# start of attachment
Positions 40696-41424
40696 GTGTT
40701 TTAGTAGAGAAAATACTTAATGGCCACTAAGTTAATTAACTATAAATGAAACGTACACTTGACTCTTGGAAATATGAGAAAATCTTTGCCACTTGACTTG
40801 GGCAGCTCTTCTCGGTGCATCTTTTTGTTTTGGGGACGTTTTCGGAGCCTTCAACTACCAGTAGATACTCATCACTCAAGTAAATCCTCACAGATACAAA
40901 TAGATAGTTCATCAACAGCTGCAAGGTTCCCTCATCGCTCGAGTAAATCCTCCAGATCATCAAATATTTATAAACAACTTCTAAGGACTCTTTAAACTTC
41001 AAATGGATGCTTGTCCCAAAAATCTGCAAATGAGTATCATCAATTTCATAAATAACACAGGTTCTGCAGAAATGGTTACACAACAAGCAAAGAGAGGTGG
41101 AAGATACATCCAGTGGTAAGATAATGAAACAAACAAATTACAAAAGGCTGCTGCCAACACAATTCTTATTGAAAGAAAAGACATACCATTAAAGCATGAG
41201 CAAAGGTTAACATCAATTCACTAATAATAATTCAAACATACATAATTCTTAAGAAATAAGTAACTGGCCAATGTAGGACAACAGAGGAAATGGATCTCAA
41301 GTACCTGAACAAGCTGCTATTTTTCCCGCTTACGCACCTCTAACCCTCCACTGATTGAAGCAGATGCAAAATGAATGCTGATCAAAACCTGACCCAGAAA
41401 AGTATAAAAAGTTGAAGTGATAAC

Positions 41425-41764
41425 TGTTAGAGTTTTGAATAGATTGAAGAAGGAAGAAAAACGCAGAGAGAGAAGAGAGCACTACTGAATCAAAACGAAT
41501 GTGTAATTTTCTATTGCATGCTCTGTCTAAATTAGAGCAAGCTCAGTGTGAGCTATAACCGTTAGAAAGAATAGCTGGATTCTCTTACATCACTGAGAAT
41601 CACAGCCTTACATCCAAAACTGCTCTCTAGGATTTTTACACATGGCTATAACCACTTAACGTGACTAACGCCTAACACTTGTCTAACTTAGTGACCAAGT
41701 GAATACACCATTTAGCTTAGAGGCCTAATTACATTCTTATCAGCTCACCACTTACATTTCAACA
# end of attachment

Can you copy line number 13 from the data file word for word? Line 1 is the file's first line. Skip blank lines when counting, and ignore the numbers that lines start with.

41501 GTGTAATTTTCTATTGCATGCTCTGTCTAAATTAGAGCAAGCTCAGTGTGAGCTATAACCGTTAGAAAGAATAGCTGGATTCTCTTACATCACTGAGAAT